- 1. HGH releasing hormone:
- inhibiting hormone:
- 2. TSH thyrotropin releasing hormone and inhibiting hormone
- 3. FSH gonadtropin releasing hormone and no inhibiting hormone
- 4. LH gonadtropin releasing hormone and no inhibiting hormone
- 5. PRL prolactin releasing hormone(prh) and prolactin inhibiting hormone
- 6. Adrebocorticotropic hormone(ACTH) CRH releasing hormone and no inhibiting hormone
- 7. MSH CRH releasing hormone and dopamine inhibiting hormone
What is the pituitary gland and hypothalamus?
Both regulates growth, development, metabolism, and homeostasis.
Pituitary-(hypophysis) the "master" endocrine gland, it secretes several hormones that control other endocrine glands synthesize 7 different hormones
Hypothal-below the thalamus, links nervous and endocrine system. Cells in hypothalamus synthesize at least 9 different hormones
What does the pituitary gland contain?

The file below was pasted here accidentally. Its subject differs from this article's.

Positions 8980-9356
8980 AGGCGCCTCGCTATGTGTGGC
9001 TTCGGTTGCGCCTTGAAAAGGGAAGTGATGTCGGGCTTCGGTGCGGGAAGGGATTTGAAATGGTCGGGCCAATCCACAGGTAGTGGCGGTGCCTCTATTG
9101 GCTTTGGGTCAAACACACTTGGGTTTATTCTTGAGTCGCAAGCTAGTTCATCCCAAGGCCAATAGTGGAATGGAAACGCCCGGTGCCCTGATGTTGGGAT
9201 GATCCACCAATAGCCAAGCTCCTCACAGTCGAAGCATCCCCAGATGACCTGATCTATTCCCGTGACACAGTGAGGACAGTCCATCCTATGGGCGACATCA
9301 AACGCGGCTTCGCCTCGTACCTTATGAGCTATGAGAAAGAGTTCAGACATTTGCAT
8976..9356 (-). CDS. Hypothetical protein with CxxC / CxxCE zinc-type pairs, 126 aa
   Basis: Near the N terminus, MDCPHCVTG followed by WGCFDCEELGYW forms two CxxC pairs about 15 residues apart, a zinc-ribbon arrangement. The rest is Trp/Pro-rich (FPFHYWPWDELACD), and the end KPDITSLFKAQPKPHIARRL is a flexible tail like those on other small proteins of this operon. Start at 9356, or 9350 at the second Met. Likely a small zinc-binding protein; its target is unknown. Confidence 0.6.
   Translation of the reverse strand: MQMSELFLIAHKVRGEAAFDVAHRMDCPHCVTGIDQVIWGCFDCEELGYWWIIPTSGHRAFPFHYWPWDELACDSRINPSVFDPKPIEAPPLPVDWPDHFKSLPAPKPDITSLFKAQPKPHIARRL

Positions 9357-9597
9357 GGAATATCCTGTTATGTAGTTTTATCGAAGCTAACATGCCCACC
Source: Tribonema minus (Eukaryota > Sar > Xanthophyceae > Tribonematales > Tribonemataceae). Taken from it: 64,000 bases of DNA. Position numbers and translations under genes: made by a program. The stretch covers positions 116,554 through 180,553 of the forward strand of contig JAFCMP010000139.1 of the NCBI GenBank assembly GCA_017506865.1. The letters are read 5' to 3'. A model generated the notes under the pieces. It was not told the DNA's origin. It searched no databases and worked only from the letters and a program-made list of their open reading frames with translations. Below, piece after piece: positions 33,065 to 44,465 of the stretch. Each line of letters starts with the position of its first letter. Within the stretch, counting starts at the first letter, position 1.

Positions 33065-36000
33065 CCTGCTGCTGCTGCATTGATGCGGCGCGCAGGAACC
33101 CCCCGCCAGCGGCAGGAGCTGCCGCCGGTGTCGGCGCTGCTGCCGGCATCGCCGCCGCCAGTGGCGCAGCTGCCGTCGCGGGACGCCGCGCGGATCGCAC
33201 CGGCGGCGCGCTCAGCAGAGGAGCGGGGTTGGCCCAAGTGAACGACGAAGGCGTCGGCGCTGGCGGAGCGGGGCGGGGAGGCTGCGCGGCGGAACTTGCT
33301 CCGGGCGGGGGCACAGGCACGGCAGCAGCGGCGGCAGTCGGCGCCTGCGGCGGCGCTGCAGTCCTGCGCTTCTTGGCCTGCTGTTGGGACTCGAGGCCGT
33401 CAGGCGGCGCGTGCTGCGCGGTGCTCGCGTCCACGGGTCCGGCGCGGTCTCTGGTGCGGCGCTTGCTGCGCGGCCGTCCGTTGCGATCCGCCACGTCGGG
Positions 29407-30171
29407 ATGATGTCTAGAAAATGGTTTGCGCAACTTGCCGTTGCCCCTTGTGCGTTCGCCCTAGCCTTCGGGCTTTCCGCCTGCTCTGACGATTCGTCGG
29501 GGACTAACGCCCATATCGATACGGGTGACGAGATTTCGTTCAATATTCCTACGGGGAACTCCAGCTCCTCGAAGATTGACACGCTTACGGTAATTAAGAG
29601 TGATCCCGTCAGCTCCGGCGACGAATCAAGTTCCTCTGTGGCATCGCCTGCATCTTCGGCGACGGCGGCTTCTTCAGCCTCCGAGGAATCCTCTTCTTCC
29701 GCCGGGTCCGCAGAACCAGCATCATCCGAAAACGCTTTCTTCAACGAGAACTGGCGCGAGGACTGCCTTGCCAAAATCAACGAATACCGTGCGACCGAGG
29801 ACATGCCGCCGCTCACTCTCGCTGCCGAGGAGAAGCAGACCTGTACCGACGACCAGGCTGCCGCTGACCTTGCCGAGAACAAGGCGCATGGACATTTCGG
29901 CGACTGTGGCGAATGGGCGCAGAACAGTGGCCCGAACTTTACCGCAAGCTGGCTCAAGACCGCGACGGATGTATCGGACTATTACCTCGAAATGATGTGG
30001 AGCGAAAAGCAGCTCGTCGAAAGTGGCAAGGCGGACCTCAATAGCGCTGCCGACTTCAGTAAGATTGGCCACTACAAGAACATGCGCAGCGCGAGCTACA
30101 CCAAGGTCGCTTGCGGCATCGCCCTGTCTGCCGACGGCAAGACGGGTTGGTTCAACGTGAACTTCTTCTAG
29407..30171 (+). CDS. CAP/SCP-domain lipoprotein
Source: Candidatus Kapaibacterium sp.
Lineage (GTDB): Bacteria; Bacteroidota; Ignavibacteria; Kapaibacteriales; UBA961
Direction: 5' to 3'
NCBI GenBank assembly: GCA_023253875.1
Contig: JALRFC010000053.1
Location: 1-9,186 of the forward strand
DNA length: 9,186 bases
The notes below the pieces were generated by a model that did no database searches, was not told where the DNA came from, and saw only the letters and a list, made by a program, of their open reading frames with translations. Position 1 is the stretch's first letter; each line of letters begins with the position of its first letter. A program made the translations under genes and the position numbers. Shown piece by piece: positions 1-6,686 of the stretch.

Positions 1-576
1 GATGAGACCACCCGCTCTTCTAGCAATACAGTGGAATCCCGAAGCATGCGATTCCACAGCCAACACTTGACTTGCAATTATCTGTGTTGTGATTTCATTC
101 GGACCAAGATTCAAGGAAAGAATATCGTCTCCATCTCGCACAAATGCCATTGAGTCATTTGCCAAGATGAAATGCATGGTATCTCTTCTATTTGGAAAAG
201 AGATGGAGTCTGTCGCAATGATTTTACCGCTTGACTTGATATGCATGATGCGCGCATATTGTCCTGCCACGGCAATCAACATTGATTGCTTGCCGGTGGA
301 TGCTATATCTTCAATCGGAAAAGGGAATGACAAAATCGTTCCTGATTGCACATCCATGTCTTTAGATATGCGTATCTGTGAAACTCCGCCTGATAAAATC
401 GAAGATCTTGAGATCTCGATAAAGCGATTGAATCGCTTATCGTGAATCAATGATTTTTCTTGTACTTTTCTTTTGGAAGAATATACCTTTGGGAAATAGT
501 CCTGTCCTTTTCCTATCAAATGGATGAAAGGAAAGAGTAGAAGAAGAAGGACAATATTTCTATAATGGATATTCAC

- -lies in sella turcica of sphenoid bone
- -attaches to hypothalamus by a stalk(infundibulum) means funnel
*Anterior pituitary-influenced by hormones from hypothalamus
- *hypophyseal portal system-blood flows from capillaries in hypothalamus into portal veins that carry blood to capillaries of the anterior pituitary
- *Superior hypophyseal arteries-branches of the internal carotoid arteries, bring blood into the hypothalamus, where the arteries divide into a capillary network(primary plexus)
- *hypophyseal portal veins-blood drains into it and passes down the outside of the infundibulum